100 years ago, goods from afar were unique. Now local goods are.

This happened due to the shifts in connections. 100 years ago, the only people to depend on were groups from the same village or area. However, this wasn’t always ideal. It meant limited diets, limited fashions, and limited lives.

As society grew more industrial, automobiles became common, trains were booming, and we started finding connections from afar. That continued to grow until the digital age when the internet connected all sorts of groups based entirely on ideologies rather than geographies. Believe in organic foods? There’s a group for that. Believe in dirt as shampoo? There’s a group for that.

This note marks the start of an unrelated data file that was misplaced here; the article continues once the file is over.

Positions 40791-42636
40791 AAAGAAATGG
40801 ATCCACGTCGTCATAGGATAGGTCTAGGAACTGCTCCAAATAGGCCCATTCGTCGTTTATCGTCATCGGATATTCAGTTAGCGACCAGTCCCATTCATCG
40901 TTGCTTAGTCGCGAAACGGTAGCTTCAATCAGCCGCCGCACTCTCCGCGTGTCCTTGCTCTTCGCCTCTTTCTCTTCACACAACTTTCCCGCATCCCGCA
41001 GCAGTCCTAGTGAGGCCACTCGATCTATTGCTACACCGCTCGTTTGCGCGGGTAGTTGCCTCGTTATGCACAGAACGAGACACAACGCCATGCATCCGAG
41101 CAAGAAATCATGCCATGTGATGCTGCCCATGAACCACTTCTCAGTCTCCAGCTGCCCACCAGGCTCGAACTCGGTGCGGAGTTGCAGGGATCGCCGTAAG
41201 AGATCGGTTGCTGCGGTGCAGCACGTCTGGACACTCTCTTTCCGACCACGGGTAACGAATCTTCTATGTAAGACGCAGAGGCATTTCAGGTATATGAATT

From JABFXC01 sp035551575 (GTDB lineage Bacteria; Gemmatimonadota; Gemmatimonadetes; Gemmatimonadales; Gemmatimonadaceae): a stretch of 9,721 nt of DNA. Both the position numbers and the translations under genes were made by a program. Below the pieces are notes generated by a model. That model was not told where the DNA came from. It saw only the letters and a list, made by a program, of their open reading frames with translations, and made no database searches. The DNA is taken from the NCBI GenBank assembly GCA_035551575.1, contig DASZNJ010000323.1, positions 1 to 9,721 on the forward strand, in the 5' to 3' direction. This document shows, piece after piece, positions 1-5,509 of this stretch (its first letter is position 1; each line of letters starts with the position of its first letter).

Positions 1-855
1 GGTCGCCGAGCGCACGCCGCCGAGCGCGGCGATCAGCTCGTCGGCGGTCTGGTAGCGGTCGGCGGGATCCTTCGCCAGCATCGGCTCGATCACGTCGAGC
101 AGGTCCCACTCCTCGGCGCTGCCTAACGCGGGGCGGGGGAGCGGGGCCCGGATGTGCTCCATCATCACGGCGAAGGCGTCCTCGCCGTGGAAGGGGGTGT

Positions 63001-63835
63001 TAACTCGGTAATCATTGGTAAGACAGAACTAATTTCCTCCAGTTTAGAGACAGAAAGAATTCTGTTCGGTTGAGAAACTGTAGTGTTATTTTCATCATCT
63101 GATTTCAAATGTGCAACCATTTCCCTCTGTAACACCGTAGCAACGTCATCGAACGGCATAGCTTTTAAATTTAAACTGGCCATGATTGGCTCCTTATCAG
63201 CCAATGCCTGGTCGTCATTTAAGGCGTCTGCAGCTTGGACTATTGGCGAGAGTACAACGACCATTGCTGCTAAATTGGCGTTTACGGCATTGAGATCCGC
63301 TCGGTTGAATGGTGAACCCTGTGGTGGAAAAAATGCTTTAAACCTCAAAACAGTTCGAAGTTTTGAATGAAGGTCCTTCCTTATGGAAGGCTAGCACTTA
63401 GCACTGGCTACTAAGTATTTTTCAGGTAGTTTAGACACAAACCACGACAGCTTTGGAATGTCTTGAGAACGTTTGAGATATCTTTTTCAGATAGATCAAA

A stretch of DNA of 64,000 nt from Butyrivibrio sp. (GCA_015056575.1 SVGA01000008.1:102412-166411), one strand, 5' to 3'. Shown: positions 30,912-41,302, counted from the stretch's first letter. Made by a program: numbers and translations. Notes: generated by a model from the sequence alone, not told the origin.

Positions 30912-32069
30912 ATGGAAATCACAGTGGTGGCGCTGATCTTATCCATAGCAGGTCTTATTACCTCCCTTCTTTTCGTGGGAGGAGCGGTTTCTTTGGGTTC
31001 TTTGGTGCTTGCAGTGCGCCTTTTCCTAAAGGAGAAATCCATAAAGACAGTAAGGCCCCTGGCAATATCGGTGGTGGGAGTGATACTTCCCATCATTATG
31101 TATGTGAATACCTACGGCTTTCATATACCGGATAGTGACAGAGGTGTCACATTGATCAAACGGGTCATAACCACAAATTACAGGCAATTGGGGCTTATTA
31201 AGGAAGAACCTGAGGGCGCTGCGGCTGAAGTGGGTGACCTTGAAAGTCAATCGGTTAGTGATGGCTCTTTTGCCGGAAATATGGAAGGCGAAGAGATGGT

Unfortunately, in the 20 years or so since the internet became mainstream, society started forgetting about it’s neighbors. It’s geographic community. Local good advertisements are a return to that. It helps ensure the health of schools, communities, and local jobs by making sure enough money stays in the local economy.

The world is constantly seeking it’s equilibrium in distributing goods, and it will continually shift, with a large trend towards improvements over long time spans (think centuries), though there are likely to be decades where things head the wrong ways.